The rise of renewable energy has required creativity from power plants as they look to stay within emissions regulations
“A lot of gas-fire combined cycle facilities are being asked to augment with the rise in renewables, wind and solar, and, a lot of times, those are contingent on the weather. When the sun goes down, these plants need to ramp up quickly, and, when the sun is shining bright, they need to run at a lower load,” Watson said. “This causes some issues with the emissions controls.”
Fortunately for those plants, Watson and his group have a solution.
“Plants are now having to maintain emissions compliance while the unit is ramping up. They need to be able to turn on their gas turbine as quickly as possible while still meeting emissions. To do that, we have a technology called RASCR, (or) Rapid Advantage SCR,” he said. “That allows, when in that time over temperature race, (plants to) have the quantity of ammonia needed to maintain their emissions controls.”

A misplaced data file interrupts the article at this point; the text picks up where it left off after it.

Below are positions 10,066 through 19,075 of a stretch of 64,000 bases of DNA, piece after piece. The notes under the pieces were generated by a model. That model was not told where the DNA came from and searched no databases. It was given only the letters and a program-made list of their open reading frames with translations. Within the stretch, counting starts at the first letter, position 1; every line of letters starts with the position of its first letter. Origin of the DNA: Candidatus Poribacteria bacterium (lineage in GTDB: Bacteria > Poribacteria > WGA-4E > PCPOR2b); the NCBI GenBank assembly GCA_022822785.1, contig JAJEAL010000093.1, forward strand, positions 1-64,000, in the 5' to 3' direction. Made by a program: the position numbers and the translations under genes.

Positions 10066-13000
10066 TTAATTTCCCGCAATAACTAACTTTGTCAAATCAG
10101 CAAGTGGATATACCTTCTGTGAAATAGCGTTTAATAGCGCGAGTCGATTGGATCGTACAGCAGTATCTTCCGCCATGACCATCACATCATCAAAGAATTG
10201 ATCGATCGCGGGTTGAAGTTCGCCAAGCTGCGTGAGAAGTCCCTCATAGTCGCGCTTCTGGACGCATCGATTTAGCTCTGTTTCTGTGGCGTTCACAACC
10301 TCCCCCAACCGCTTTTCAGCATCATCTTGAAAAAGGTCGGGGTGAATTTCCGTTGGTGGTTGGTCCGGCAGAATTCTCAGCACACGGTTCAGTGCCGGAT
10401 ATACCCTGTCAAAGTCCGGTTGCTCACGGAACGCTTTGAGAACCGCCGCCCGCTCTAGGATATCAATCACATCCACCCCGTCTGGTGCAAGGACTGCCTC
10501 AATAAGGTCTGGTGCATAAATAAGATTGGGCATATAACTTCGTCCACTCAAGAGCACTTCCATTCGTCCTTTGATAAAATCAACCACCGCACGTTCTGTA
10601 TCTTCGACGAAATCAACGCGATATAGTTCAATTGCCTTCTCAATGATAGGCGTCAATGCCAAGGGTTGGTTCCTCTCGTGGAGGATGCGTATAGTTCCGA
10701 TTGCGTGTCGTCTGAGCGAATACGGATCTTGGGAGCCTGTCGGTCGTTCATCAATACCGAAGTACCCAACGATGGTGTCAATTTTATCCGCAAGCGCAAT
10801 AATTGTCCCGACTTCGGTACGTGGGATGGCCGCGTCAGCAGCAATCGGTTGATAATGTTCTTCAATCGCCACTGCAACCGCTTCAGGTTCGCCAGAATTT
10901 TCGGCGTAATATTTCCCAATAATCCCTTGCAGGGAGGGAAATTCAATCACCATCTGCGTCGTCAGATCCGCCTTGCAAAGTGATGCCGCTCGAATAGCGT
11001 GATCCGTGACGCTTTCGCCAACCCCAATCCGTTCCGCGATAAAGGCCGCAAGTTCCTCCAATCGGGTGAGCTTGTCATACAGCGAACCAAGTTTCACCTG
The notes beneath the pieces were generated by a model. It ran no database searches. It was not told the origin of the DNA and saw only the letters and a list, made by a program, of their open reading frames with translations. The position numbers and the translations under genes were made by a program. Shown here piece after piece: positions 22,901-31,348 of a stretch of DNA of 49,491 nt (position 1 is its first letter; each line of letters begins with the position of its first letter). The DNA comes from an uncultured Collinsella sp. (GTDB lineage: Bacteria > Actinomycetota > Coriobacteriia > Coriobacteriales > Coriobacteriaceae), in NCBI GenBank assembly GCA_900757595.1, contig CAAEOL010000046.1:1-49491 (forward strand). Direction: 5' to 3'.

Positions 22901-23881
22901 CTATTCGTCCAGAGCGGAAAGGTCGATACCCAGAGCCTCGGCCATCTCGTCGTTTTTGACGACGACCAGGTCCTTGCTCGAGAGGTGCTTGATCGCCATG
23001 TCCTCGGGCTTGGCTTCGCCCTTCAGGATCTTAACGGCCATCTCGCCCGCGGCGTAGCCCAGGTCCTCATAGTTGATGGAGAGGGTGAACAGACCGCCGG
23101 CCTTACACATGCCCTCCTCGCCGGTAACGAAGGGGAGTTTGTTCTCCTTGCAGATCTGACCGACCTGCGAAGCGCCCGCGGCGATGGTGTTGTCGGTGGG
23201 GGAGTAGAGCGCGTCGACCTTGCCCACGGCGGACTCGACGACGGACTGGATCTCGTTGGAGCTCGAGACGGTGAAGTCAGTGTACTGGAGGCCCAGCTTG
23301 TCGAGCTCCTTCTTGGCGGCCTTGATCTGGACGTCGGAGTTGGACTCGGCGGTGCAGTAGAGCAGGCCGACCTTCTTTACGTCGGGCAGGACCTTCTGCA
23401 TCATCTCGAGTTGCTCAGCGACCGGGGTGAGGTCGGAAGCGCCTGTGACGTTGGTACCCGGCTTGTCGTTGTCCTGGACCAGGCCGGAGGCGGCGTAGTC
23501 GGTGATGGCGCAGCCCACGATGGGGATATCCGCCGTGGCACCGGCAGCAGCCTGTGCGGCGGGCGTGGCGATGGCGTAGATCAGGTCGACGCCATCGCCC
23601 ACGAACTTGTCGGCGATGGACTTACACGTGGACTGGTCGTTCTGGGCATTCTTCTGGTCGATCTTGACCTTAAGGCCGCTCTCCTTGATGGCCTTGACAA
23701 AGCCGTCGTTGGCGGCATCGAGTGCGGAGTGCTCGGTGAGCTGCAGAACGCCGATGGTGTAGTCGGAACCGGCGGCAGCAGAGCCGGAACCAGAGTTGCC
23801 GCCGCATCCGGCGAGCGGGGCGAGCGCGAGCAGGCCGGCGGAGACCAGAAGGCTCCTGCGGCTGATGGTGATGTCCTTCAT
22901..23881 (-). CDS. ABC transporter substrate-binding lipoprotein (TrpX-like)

It’s a solution that makes sure plants running at low load aren’t seeing their emissions spike during that time when the power is abundant and keeps them within regulation as they execute fast starts later on.
It also eliminates the need for other methods, such as using electric vaporization, which can cannibalize a plant’s power by requiring a high amount of electricity or hot gas fans requiring frequent maintenance. Instead, RASCR gives an alternative and delivers an option with a high ROI thanks to its lower cost of operation.